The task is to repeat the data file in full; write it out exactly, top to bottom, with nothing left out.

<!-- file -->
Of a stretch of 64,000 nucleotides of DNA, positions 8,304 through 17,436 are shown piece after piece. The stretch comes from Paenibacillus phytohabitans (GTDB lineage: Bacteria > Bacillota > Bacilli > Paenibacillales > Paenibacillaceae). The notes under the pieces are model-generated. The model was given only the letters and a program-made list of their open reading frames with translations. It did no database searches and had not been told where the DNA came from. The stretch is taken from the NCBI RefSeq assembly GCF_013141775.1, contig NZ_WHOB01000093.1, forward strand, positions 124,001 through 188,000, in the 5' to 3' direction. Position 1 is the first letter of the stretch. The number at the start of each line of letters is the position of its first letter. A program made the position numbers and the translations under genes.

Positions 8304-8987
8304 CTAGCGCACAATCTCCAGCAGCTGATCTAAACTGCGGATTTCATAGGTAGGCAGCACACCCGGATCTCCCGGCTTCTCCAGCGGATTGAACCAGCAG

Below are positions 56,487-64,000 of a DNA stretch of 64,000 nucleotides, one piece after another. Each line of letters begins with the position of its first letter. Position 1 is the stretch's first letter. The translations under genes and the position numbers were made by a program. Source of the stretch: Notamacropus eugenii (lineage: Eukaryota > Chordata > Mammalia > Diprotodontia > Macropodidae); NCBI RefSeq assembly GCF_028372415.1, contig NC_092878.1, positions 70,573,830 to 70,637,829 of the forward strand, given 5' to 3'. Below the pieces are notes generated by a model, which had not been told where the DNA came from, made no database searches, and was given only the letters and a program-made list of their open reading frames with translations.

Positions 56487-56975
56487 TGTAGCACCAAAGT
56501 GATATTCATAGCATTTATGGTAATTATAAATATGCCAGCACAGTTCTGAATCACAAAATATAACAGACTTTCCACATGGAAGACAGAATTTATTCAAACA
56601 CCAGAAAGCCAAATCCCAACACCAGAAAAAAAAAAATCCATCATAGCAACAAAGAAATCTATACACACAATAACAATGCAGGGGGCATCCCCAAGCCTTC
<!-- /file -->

Of a stretch of 64,000 nucleotides of DNA, positions 8,304 through 17,436 are shown piece after piece. The stretch comes from Paenibacillus phytohabitans (GTDB lineage: Bacteria > Bacillota > Bacilli > Paenibacillales > Paenibacillaceae). The notes under the pieces are model-generated. The model was given only the letters and a program-made list of their open reading frames with translations. It did no database searches and had not been told where the DNA came from. The stretch is taken from the NCBI RefSeq assembly GCF_013141775.1, contig NZ_WHOB01000093.1, forward strand, positions 124,001 through 188,000, in the 5' to 3' direction. Position 1 is the first letter of the stretch. The number at the start of each line of letters is the position of its first letter. A program made the position numbers and the translations under genes.

Positions 8304-8987
8304 CTAGCGCACAATCTCCAGCAGCTGATCTAAACTGCGGATTTCATAGGTAGGCAGCACACCCGGATCTCCCGGCTTCTCCAGCGGATTGAACCAGCAG

Below are positions 56,487-64,000 of a DNA stretch of 64,000 nucleotides, one piece after another. Each line of letters begins with the position of its first letter. Position 1 is the stretch's first letter. The translations under genes and the position numbers were made by a program. Source of the stretch: Notamacropus eugenii (lineage: Eukaryota > Chordata > Mammalia > Diprotodontia > Macropodidae); NCBI RefSeq assembly GCF_028372415.1, contig NC_092878.1, positions 70,573,830 to 70,637,829 of the forward strand, given 5' to 3'. Below the pieces are notes generated by a model, which had not been told where the DNA came from, made no database searches, and was given only the letters and a program-made list of their open reading frames with translations.

Positions 56487-56975
56487 TGTAGCACCAAAGT
56501 GATATTCATAGCATTTATGGTAATTATAAATATGCCAGCACAGTTCTGAATCACAAAATATAACAGACTTTCCACATGGAAGACAGAATTTATTCAAACA
56601 CCAGAAAGCCAAATCCCAACACCAGAAAAAAAAAAATCCATCATAGCAACAAAGAAATCTATACACACAATAACAATGCAGGGGGCATCCCCAAGCCTTC